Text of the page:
The XX Factor

Dispatches From the War on Contraception

A pro-life activist stands in front of pro-choice activists at a vigil outside the U.S. Supreme Court on January 23, 2012.

Photo by Brendan Hoffman/Getty Images

With all the angry denials earlier this year from Republicans who have been accused of conducting a war on women, you might think that those same Republicans might just lay off that war until after the election, if only to suck the momentum out of their critics’ narrative. But for some reason, the party of Ayn Rand acolytes has decided that even rational self-interest is no competition against the larger goal of making the ladies of America pay for all the hot sexing, most of which isn’t even uploaded on XTube for Rush Limbaugh’s enjoyment.

Yes, just when you thought they were backing off for a bit, Republicans are once again fighting the War on Contraception, a service 99 percent of women use at some point in their lives. Presumably, this is just a warm-up to the political winner of the War on Cute Animal Videos, which you should keep an eye out for in October.

You’d think Republican lawmakers would have learned a lesson from the prominent failure of the Blunt Amendment, which attempted to give employers permission to get into your business and deny you contraception coverage through health plans you earn with your labor and money. But, no. On Tuesday, Rep. Denny Rehberg attached an amendment to a labor, health, and education spending bill that would once again allow your employer to decide if it approves of your sexual choices and whether or not you should get contraception coverage. The bill goes on to deny funding for contraception to Planned Parenthood until they give up providing abortions, even though no federal funds actually go to abortion.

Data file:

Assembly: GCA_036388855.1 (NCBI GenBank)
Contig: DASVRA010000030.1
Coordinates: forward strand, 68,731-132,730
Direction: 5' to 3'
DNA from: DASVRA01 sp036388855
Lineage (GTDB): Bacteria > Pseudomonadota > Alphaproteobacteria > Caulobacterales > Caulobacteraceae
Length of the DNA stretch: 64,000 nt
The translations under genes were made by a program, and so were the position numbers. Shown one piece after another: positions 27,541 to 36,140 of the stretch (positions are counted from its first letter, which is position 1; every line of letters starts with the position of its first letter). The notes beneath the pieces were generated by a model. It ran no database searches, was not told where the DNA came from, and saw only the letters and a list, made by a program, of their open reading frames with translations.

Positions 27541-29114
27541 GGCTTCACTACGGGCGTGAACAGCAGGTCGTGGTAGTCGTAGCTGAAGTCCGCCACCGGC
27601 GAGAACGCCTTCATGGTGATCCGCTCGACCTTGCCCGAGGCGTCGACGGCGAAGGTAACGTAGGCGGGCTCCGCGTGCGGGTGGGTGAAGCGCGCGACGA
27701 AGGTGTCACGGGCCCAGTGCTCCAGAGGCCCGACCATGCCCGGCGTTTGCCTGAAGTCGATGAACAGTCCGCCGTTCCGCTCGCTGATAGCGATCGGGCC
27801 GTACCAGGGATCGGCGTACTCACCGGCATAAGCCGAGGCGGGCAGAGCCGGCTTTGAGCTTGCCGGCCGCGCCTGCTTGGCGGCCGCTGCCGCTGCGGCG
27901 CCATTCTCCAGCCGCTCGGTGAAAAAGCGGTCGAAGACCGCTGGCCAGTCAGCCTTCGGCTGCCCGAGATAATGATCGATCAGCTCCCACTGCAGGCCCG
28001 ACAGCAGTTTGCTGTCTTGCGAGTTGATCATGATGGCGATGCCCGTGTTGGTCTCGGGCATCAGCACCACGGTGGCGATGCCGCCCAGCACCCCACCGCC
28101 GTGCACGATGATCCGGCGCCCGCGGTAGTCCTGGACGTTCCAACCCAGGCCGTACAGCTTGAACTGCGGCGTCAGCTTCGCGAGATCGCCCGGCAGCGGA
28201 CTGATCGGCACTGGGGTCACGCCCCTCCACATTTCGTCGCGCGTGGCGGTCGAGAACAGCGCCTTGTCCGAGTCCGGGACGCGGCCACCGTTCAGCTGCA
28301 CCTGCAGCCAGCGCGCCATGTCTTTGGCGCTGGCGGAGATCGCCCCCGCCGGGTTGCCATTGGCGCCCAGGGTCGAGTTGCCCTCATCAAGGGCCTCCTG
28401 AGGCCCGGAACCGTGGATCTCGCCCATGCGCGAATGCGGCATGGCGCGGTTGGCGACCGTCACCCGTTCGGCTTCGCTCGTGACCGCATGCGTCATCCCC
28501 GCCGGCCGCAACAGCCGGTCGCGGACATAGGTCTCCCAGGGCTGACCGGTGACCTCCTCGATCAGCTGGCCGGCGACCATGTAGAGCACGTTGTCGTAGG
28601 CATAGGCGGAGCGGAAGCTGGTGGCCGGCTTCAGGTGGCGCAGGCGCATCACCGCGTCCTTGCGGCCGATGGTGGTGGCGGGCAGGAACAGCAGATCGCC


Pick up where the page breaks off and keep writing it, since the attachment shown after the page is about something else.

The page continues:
The fight over state level defunding of contraception is getting hotter this week, too, as Planned Parenthood has sued Arizona for cutting off contraception funding by denying women on Medicaid the opportunity to get their non-abortion preventive care at Planned Parenthood, even though it’s often the only provider many women on Medicaid have access to. The word “abortion” is being tossed around a lot to justify this assault on contraception and other preventive care, but it’s worth remembering that a sincere dislike of abortion would lead to wanting more access to contraception, not less. Of course, if the motivation is hostility toward female sexuality, then the behavior of Arizona legislators is perfectly rational and consistent.

There’s one silver lining in all of this, which is that efforts to cut women off from using contraception are often meeting defeat in court. U.S. District Judge Warren Urbom of Lincoln, Nebraska, just dismissed a lawsuit brought by seven states demanding that employers be given the right to deny employees’ earned contraception benefits, on the grounds that the employer disapproves of their private sex lives. Urborn dismissed the claim that an employer’s obligation to keep its nose out of employees’ panty drawers is a violation of religious freedom, and was particularly skeptical of the suggestion that the ACA’s exemption for religious organizations should be expanded to any employer who invokes Jesus to cover up for his grabby interest in his employees’ sex lives. It’s hard to imagine this will be the end of legal attempts to deprive employees of their religious freedom to make their own contraception choices, but it’s good news all the same.